# Gopher over IPFS
IPFS is a distributed "content-addressable" file system. In
practice, this means that you address content using a hash digest of
it. This sounds impractical so far, but the idea is that if you have
the hash of a file, you could retrieve it from anyone and know with
an insane degree of certainty that it's the file you requested by
verifying that your own digest matches.
IPFS uses this concept to allow massive redundancy in hosting. If I
fetch a file in IPFS, it will remain for a while on my computer, and
another peer on the network when requesting the same file may
receive it from me instead. In practice this means that the more
people that are interested in a file, the smaller the cost of
bandwidth will be for its original source. If you want to ensure
availability of a file even when it's not popular, you may "pin" it,
in which case it will remain in your cache of files until you unpin
it, and other peers may reach it from you. Other peers may of course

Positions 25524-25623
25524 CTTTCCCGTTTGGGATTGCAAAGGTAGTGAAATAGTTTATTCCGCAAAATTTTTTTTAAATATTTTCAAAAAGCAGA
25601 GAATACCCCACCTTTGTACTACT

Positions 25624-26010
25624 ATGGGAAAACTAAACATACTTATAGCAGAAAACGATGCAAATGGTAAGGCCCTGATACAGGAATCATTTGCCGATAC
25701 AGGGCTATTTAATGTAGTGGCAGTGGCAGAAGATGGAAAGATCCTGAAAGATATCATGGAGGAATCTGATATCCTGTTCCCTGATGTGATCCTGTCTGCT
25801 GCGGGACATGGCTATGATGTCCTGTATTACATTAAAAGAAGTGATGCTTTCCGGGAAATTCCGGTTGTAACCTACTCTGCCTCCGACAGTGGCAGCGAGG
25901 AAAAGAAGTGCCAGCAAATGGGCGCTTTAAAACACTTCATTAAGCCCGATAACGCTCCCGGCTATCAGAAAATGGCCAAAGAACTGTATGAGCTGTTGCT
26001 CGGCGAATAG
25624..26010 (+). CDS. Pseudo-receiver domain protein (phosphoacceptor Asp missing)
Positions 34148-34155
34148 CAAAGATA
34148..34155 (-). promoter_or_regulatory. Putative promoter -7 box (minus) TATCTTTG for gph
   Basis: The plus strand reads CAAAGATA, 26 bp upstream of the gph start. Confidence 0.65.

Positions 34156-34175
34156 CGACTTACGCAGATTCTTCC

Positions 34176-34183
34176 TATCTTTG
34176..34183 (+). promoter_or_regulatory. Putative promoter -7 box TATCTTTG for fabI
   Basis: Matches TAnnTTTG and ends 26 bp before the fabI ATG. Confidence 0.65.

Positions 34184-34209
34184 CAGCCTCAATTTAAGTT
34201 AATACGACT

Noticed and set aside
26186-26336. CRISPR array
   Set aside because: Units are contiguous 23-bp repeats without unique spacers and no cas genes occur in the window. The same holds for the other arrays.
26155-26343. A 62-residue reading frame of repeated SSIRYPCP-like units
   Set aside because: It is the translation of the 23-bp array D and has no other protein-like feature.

pin it as well, in which case you get high availability! If you
leave the network, but someone else has the files you've pinned
cached, they will still be available.
Because addressing by hash is not very convenient for changing
content, the peers also maintain a naming system. A name may refer
to a content hash, and the hash may be changed without changing the
name. The last time I tried the name system it was quite slow. There
is another way to name things, using plain DNS with a TXT record
that specifies a hash.
I've been a huge fan of the idea since I first heard of it, not to
mention the evocative name (IPFS stands for "Interplanetary file
system"). My short description can't possibly do it justice, so I
suggest reading up on it on https://ipfs.io if you are confused.
I had the idea today that it would make an interesting way to host a
Gopher site. I made a smart proxy that presents most files as is,
but consumes a simple menu format to produce Gopher menus that can
link to IPFS via the proxy. I haven't figured out exactly what I
want to do with it, but I put it on GitHub if anyone is interested:
Using this you can produce Gopher holes that live for as long as
someone is willing to pin them.